Over time, as the galaxies continue to collide, gravity will warp the duo's spiral structures into entirely new shapes.
The colliding galaxies are found approximately 80 million light-years from Earth. The larger of the two, NGC 2207, is classified as an intermediate spiral galaxy, while the smaller, IC 2163, is considered a barred spiral galaxy.
Scientists combined observations at several different spectral bands, or wavelengths, to create the video. Different wavelengths reveal different structures, colors and characteristics.
The visible light observations are courtesy of the Hubble Space Telescope, while the infrared images were captured by the Spitzer Space Telescope. Infrared reveals the glow of dusty structures inside the colliding galaxies. The X-ray images, photographed by the Chandra X-ray Observatory, showcase the regions of star formation inside the arms of the two spiral galaxies.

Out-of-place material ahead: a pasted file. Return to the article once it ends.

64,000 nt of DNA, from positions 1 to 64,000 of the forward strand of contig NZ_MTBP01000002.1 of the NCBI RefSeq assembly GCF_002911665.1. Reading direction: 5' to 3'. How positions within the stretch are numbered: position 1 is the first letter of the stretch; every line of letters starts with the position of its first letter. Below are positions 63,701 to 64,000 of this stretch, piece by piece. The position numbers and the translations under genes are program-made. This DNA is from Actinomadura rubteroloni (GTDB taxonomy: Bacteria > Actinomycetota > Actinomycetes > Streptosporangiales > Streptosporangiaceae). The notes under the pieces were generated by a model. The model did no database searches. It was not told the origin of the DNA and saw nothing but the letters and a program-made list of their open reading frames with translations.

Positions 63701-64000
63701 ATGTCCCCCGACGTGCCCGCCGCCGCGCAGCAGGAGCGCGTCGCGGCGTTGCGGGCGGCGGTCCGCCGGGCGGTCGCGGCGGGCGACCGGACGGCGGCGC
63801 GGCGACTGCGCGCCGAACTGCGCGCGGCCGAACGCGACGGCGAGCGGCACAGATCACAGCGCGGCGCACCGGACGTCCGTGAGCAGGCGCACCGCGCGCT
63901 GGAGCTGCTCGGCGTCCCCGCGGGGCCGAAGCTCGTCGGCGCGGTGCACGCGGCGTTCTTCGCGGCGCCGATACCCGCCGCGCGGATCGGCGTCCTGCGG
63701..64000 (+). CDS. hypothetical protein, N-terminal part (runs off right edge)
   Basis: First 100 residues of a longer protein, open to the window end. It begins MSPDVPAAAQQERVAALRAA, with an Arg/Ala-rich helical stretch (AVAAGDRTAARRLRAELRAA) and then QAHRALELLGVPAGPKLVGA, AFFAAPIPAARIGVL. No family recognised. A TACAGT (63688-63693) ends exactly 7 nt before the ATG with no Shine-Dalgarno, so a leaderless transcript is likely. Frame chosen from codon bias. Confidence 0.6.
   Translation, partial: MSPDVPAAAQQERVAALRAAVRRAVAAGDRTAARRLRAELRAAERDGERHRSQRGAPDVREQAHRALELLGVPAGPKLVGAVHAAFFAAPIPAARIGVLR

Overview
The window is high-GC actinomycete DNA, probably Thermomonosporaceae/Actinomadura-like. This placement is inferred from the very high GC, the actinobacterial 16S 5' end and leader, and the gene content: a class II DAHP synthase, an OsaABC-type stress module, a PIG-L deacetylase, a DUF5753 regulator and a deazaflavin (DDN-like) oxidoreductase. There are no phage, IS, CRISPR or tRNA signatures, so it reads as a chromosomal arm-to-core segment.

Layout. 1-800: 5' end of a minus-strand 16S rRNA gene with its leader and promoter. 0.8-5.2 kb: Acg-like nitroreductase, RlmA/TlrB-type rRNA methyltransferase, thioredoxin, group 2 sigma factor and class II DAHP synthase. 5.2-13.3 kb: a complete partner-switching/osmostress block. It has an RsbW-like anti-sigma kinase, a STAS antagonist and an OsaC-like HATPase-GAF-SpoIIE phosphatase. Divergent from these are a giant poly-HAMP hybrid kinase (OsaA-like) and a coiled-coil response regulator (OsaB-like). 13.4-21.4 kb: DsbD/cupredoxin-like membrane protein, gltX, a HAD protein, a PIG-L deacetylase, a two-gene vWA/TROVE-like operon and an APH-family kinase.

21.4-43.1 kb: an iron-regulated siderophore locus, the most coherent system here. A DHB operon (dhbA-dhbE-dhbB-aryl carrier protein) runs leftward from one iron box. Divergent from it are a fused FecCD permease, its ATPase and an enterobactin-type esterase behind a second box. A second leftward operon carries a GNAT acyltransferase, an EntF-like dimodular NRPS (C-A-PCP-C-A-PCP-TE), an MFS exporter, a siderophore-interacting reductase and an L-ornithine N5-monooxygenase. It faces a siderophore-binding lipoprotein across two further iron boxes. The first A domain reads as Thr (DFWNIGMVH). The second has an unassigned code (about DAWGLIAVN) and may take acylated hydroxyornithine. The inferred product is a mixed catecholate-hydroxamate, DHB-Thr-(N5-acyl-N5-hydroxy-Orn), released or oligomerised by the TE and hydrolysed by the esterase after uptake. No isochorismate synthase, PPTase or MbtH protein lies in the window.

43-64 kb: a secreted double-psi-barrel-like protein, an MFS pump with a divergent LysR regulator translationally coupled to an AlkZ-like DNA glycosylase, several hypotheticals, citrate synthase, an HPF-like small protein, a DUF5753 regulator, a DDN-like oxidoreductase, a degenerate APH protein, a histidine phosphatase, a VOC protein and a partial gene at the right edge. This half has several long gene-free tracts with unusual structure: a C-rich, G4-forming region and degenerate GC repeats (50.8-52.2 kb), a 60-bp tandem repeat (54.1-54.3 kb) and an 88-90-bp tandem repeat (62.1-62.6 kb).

"Though individual stars are too far apart to collide, the material between the stars merges to create high-density pockets of gas," Hubble scientists explained in caption of the posted video. "These regions gravitationally collapse to trigger a firestorm of star-birth."